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Stephanie Poetry 3


KSPC’s latest installment of The Interchange, our Public Affairs program, featured the work of Stephanie Huang, whose poem “Flora” can be found below.

“I’m a sophomore at Scripps majoring in Media Studies and minoring in Poetry. For me, poetry is an outlet gives form to thoughts that I didn’t know I had and clarifies emotions that I can’t exactly identify – it’s magical like that. I have a penchant for greek yogurt, daisies, and synthesized music!”


Stephanie Poetry 2



The quintessential question

a boy must ask a girl, a special girl:

What’s your favorite flower?

Lilac, lavender, and lilies of the valley,

primrose, pansies, and pink peonies,

Jacob’s ladder, Lady’s mantle.

The more extravagant, the better, he thinks,

Each flower should mean something,

white chrysanthemums to say goodbye.

yellow roses for jealousy,

So caught up we are

in what it means to mean.

What does it mean to have twenty-six flecks

of pollen, rather than fourteen?

Losing ourselves in the stuff

of the microscopic sort—

yellow freckles on red skin,

orange snowstorms amid blue skies.

What does it mean when she says hello,

rather than hi, he asks.

I think it means what it means.


My favorite flowers are daisies because they are


They sprinkle the spring grass with snow,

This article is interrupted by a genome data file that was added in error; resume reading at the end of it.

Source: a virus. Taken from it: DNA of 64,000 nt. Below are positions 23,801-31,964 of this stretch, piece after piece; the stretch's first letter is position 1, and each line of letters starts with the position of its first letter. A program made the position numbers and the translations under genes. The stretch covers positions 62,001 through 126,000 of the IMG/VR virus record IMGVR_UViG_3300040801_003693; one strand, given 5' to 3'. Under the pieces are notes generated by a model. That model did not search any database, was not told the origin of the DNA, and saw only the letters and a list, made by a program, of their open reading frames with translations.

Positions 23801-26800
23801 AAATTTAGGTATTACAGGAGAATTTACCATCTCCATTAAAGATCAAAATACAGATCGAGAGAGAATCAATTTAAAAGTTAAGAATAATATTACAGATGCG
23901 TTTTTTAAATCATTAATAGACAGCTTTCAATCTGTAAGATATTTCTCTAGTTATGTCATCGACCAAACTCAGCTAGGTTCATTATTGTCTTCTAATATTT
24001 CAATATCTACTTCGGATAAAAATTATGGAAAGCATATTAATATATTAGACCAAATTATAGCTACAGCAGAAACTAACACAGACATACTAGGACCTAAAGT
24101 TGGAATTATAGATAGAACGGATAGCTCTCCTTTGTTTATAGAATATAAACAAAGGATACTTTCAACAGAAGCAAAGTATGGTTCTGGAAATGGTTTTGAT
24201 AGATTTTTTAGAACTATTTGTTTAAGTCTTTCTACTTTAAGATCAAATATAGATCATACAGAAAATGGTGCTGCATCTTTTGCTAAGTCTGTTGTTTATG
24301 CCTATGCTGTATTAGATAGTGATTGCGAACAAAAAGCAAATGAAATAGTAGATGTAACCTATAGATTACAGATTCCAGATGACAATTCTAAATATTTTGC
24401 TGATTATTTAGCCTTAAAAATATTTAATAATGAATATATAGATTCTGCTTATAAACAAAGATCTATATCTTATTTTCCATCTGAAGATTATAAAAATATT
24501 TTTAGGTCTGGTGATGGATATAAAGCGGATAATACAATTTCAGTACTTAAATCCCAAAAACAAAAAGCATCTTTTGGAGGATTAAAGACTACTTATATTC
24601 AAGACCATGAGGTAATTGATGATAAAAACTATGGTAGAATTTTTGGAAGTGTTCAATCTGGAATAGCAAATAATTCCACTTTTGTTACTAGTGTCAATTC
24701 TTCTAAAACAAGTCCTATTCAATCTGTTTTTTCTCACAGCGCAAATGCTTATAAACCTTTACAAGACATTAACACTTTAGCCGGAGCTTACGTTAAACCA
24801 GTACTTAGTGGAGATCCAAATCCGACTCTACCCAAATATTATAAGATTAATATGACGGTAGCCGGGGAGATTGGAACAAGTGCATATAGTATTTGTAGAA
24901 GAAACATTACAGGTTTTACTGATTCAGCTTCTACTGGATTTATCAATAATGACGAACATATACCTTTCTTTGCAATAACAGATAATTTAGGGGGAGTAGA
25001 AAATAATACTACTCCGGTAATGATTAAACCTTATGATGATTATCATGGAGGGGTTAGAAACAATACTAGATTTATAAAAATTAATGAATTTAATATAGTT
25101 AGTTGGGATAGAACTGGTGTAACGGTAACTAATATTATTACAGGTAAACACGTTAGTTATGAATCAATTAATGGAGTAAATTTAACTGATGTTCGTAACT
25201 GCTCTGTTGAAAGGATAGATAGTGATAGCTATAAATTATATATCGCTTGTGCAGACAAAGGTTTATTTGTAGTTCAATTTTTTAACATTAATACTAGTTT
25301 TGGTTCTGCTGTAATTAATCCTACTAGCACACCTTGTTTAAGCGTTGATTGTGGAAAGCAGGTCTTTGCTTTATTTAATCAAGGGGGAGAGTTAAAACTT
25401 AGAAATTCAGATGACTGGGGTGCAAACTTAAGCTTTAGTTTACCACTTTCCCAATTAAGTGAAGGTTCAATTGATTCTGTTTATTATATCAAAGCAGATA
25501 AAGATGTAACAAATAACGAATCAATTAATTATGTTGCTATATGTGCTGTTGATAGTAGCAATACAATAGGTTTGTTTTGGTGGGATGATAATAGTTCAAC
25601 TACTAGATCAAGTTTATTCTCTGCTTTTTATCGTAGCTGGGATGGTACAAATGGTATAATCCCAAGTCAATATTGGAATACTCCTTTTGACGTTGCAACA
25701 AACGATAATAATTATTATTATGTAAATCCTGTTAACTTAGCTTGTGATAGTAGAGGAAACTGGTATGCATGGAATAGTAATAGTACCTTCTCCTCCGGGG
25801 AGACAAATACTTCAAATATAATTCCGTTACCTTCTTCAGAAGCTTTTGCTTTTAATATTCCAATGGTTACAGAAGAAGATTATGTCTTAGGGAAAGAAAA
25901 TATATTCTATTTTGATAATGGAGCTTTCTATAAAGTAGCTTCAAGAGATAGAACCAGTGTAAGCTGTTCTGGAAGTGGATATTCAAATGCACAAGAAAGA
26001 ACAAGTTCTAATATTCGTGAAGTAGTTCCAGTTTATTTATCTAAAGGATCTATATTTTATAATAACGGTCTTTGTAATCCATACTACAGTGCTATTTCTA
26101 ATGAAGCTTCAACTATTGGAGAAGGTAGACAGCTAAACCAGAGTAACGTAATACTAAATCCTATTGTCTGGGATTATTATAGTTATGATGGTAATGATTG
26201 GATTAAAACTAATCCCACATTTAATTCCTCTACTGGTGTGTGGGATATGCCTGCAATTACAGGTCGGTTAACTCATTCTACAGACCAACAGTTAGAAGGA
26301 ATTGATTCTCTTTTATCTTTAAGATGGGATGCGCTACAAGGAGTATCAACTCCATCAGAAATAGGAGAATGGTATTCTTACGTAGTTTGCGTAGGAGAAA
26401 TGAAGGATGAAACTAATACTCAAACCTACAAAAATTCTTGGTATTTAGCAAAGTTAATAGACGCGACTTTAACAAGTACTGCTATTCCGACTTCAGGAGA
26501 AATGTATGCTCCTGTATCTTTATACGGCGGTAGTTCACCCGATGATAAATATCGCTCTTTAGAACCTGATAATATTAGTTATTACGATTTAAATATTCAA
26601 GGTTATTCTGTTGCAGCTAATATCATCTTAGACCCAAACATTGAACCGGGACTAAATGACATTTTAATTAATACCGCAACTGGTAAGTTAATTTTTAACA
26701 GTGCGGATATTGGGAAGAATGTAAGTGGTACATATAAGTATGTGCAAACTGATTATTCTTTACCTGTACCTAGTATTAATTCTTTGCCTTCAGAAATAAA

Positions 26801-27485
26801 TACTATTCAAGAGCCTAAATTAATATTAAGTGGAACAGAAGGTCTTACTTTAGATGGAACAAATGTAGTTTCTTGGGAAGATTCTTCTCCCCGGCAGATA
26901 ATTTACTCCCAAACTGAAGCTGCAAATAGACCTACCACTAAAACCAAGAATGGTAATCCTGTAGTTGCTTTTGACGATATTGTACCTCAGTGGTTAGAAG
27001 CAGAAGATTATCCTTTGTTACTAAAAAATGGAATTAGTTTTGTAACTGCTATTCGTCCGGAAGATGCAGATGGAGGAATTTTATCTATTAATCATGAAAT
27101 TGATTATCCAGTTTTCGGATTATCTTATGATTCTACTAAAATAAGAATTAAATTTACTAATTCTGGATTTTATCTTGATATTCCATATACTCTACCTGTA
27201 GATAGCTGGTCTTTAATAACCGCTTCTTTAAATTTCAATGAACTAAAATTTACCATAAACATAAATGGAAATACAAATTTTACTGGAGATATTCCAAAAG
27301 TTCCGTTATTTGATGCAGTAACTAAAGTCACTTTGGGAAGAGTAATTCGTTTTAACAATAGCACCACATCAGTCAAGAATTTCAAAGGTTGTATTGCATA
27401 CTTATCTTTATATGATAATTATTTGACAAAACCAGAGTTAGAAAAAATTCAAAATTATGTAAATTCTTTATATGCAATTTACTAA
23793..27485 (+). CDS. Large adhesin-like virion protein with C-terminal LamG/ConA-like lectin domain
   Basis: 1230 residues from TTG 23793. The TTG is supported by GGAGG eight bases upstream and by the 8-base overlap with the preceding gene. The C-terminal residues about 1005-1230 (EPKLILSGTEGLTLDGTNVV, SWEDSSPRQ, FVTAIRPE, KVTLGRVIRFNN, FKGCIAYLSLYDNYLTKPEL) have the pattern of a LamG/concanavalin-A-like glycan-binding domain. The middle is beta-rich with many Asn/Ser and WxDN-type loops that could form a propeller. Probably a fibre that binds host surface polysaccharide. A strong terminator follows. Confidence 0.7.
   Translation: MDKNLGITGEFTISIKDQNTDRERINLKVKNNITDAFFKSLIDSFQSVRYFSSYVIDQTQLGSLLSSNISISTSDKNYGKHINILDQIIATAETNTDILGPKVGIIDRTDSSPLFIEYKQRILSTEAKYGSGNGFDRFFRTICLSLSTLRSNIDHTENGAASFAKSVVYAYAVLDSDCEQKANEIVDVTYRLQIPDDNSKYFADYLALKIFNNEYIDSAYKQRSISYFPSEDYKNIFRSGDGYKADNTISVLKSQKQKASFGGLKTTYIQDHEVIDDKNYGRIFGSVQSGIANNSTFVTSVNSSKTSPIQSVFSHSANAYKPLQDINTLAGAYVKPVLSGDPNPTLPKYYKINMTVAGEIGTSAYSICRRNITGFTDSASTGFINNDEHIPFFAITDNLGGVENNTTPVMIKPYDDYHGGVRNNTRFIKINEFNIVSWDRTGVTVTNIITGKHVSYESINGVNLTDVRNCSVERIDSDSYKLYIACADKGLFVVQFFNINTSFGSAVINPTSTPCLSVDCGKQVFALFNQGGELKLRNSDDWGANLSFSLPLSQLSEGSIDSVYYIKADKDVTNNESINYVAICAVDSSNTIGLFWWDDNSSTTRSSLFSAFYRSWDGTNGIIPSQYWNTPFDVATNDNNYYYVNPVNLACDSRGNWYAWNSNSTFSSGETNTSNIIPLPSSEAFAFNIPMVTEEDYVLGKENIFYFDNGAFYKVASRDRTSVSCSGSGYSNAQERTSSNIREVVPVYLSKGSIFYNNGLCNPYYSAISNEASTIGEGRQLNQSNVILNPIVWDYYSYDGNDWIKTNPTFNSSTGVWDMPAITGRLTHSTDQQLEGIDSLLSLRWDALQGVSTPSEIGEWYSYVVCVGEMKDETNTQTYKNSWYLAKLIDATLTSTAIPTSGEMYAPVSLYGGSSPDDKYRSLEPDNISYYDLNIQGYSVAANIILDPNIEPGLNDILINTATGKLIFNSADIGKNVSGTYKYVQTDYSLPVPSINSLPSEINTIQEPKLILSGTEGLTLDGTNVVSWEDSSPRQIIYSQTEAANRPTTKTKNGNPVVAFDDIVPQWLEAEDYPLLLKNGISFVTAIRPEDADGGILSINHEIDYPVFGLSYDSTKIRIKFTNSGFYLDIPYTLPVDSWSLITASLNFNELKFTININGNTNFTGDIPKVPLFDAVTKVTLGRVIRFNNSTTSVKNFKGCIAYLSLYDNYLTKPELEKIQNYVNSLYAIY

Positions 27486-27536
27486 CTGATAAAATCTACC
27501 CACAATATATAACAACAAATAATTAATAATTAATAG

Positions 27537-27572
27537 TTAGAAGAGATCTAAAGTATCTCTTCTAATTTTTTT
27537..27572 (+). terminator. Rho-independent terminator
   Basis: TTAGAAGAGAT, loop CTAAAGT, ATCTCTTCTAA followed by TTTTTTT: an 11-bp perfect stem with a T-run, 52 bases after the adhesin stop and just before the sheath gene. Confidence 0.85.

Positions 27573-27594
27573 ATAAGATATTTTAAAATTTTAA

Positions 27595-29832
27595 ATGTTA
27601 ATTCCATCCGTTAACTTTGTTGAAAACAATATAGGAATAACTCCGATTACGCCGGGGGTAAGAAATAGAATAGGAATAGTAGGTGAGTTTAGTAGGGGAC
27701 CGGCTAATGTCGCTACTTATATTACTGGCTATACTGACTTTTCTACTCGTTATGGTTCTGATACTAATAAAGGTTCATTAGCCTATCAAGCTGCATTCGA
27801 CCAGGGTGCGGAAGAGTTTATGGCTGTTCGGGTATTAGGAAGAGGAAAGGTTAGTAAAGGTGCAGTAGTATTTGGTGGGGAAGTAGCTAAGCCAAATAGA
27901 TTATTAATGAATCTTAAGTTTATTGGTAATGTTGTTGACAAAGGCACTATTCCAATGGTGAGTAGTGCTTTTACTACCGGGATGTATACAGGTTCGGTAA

they pale next to the grandiose beauty of roses in

bloom.  I like to think of them as the underdog, the

wallflower—plain Jane.

All the more likable because of how

simple they are.


There’s this silk rose corsage I have—layers and

layers of baby pink attached to a black elastic

band. A year old, it sits atop the graceful neck of a

glass bottle, petals ready to be petted between my

forefinger and thumb. False delicacy of thin

fabric, pretense of fragility—I use it as a hair tie.

Unlike real flowers, its rosiness never subsides, its

fluttery petals, like moth-wings, never choose to die.

Flower in my hair, I cannot say the same about the

one, with pianist’s hands, that first slipped you

onto my wrist.


Petals caught between strands, tresses snagged in

branches, yellow pollen in black hair.  What drew

me to wearing garlands, to weaving daisy chains,

was just the same as what drew me to faeries and

nymphs and elves. Dreams of every little girl, of

every grown woman.

My nine-year old self wanted to wear white

flowers in my hair, wanted to paint my nails

white. You can’t, my mother said – why not, I


It’ll mean someone has just passed away; you’ll

give granny a fright.


The first time I attended a funeral was when I lost

my grandfather.

Chinese funeral bouquets of assorted blooms,

weaved baskets rising taller than me, reds and

yellows for happiness, good fortune, and royalty.

Yellow, gold, 黄, the color of the king is my last

name, but not my grandfather’s.

The smell of lilies and roses consumes the room,

and I can’t stop associating it with death. Scent so

strong, my nose stings, and if I weren’t already

crying, the acridity would bring tears to my eyes.

It’s my turn to lay a single flower upon my

grandfather’s body, his skin petal-thin, peaceful

face painted with rosiness for the ceremony.


Flowers wilt, flowers turn crunchy.

Lilac blossoms tinted gray,

white buds now mustard.

Shedding wrinkled tissue paper,

dead blooms rustle,

plastic bags in the wind.

-Stephanie Huang

Stephanie Poetry


You can listen to Stephanie’s reading of her poem in addition to the rest of the show below.